So I decided that, in all probability, this post is justified.  Here are a few ways to make (and keep) all of your online accounts secure.

  1. Don’t “Keep me logged in”.  EVER.  Most sites have the ability to do that these days, which could be very convenient.  It uses cookies on your system that “remembers” your username and password and the fact that you’re logged in, so the next time you connect it automatically takes you into your account.  The problem is, many people tick that box out of habit, and then they tick it at work, at school, at a friend’s house, etc.  Quite a few people have found their Facebook statuses changed to “I’m gay” because of this…
  2. Always log out.  This is just an extension of the first tip.  If you are no longer logged in, people can’t gain access to your account to manually reset your password or change anything.
  3. Don’t use the “Log in using Facebook / Twitter / Google / Whatever” feature.  Many websites allow you to log into their own sites using your social networks’ login details, saving you the trouble of creating yet another account (9gag.com, for example, does this).  But this is a big security risk.  Do you really know who the people at the other end are?  Or how secure their server is?  You can never be too safe.
  4. Create a secure password.  Make your password as long as you can, with a combination of letters, numbers, and other characters.  This doesn’t have to be as complicated as it sounds.  You can take a word or phrase and make some subtle changes to it.  For example, let’s say you use the phrase “Lourens is an awesome guy” (yes, I know, I’m incredibly humble).  Change that slightly and make it “l0ur3n5!5@n@w3s0m3guy”.  There’s a 21-character password that won’t be too difficult to remember, but a nightmare to hack!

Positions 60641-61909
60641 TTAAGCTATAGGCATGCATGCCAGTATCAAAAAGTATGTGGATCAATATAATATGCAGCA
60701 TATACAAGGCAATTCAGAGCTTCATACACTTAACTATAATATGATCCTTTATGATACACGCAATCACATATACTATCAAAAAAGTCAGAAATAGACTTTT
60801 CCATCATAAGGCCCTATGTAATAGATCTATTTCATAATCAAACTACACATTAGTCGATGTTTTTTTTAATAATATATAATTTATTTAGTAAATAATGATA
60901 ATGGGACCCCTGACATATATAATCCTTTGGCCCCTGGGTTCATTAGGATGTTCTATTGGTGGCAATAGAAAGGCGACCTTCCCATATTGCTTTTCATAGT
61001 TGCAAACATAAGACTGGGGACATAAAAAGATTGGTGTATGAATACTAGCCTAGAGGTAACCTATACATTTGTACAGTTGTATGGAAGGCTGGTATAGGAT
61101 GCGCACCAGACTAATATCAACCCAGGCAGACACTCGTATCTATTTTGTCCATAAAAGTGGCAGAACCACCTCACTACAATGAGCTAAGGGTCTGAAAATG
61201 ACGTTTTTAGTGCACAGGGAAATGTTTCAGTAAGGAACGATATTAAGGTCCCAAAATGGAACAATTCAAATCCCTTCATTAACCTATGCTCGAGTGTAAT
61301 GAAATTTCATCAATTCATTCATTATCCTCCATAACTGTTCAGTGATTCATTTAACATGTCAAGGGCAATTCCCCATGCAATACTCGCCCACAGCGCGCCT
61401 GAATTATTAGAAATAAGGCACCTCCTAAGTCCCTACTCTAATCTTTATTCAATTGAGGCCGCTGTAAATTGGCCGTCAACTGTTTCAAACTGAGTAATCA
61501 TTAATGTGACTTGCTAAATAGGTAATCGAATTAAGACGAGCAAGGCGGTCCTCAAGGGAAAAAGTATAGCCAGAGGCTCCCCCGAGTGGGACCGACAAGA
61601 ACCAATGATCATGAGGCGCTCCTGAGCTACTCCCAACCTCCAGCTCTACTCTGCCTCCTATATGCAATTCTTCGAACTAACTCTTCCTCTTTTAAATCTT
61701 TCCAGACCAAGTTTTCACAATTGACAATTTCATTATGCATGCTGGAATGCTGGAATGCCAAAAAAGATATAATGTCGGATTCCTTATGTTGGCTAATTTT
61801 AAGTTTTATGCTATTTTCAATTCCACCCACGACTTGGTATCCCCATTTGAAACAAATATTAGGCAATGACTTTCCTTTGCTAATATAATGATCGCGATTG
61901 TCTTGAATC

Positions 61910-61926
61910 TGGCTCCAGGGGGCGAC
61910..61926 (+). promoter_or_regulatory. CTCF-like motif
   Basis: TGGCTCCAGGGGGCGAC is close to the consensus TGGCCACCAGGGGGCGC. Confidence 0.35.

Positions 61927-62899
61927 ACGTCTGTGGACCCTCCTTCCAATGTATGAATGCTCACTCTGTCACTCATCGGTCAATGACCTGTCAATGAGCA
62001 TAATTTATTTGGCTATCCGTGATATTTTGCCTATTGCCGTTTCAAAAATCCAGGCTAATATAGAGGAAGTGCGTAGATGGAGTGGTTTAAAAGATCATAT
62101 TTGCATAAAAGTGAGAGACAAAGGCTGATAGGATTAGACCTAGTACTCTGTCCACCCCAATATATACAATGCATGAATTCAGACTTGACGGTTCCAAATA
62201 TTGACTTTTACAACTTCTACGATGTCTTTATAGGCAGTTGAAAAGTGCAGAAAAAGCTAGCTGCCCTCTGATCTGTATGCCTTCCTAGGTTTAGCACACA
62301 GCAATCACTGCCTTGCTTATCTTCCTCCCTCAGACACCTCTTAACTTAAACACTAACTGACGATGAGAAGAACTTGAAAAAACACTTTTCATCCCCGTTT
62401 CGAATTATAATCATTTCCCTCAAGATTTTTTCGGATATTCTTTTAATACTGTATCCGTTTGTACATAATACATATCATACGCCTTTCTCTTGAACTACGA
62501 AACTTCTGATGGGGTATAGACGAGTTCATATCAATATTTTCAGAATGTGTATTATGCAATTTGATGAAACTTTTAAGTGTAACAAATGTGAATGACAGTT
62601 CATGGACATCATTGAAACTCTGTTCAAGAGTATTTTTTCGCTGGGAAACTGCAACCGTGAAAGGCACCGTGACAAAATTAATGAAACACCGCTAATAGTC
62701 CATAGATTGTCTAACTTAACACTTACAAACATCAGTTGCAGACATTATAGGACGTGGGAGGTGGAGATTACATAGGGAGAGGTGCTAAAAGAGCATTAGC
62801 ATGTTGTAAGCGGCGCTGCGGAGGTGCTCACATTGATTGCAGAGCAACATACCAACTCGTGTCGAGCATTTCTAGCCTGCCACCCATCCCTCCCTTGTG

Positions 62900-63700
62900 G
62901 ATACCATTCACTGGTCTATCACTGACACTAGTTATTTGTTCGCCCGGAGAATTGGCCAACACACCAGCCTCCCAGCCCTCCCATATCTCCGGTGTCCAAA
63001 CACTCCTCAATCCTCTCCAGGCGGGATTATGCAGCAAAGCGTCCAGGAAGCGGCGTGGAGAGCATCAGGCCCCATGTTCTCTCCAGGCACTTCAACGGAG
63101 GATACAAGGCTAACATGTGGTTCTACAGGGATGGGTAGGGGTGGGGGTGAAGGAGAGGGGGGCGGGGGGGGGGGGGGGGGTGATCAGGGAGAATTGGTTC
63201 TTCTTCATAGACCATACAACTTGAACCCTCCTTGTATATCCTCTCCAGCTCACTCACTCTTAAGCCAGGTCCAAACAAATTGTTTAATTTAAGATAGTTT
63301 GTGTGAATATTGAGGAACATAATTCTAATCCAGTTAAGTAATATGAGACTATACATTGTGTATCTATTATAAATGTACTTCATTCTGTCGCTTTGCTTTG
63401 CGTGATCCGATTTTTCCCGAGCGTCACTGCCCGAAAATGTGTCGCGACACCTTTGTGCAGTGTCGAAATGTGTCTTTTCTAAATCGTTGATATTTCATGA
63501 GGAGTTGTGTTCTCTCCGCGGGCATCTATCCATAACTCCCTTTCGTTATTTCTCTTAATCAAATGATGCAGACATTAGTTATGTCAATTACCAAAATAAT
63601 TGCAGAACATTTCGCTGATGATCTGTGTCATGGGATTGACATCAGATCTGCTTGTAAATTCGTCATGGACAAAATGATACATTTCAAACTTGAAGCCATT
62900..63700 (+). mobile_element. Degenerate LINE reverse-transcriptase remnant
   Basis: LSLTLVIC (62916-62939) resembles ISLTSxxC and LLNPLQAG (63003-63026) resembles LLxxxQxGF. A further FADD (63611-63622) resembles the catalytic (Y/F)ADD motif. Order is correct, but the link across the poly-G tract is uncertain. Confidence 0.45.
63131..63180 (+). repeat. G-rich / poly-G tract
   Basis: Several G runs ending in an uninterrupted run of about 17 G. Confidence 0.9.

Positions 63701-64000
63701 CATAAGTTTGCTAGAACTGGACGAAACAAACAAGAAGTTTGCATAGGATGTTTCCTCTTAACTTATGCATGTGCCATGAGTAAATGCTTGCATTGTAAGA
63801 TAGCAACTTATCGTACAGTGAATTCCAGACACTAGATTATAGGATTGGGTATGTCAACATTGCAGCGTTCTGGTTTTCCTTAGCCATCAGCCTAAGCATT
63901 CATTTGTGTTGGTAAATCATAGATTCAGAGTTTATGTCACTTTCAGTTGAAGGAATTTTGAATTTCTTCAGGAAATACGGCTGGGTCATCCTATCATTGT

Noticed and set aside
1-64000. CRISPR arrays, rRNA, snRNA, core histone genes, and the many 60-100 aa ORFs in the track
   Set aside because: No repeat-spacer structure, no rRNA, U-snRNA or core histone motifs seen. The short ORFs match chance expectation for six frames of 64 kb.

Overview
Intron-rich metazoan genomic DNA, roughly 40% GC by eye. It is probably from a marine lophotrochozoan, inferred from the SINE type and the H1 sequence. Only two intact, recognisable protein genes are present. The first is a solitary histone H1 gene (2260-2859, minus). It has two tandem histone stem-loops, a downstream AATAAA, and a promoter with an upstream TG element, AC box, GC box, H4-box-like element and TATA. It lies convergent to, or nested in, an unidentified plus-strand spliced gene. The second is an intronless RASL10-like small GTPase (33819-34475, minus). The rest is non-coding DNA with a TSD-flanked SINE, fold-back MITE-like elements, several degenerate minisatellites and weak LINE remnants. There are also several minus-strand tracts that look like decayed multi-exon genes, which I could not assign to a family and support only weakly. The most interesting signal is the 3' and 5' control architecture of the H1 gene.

5. Remember that no password is ever 100% secure, so change it regularly.  How regularly?  That depends.  My previous Facebook password was 16 characters long and very strong, a combination of letters, numbers and characters.  It was hacked after about 12 months.  So don’t EVER think that you’re safe!  The hackers are always working, so to quote Alastor “Mad-Eye” Moody: “Constant Vigilance!!”

There you go.  Five very simple steps to keep your online accounts and profiles safe and private.  A secure password is the first step to a secure online presence.  Make sure that you’re safe!

Until next time, BE the miracle.

Monday, September 3, 2012

Ridiculous Apple Lawsuits?

I don’t know about you guys, but I am starting to find Apple’s lawsuits ridiculous.
No, I’m not dissing the iPhone, iPad, iPod, iMac, or iAnything.  They are all good products, if possibly a bit overpriced (and in some cases slightly impractical in South Africa).
For those who don’t know, let me share a bit of background.  Apple as a company are notorious for their lawsuits.  And I mean they’re notorious even by American standards (and that’s saying something).  Back in the days of the big PC boom (almost 30 years ago) this all started when Apple sued Microsoft for “stealing their design” (the graphic user interface and mouse), but in fact both Apple and Microsoft got those ideas from Xerox, who designed it.  Later Apple changed their approach and sued Microsoft for stealing their GUI design and violating their working agreement (because Microsoft had secretly been developing Windows).
This just carried on and on and on.  Some of the companies in Apple’s list of targets over the years include AT&T, Apple Corps (a record label founded by the Beatles), Cisco, New York City (“The Big Apple” – yes I’m serious!!), Woolworths, Amazon, Hewlett-Packard, eMachines, HTC, and most recently Samsung.
Over the last few months some people have even been saying that Apple can’t come up with any original ideas anymore, so they decided to rather start making money through lawsuits.  Though it’s usually said as a joke, I’m afraid that there is an undertone of “it’s not impossible” in there somewhere.  Let’s face it, they haven’t really come up with anything exciting since Steve Jobs’ death.
Yes, I understand that Apple Inc. is known as an aggressive protector of its intellectual property rights.  But could there be a fine line between intellectual property and craziness?  The internet is full of jokes about the subject these days.  This just proves how ridiculous it has become.
I will end off today’s post with some of my favourite “Apple Lawsuit Memes”.  Enjoy!
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And one of the bests, that’s a bit to big to post here: http://9gag.com/gag/5250310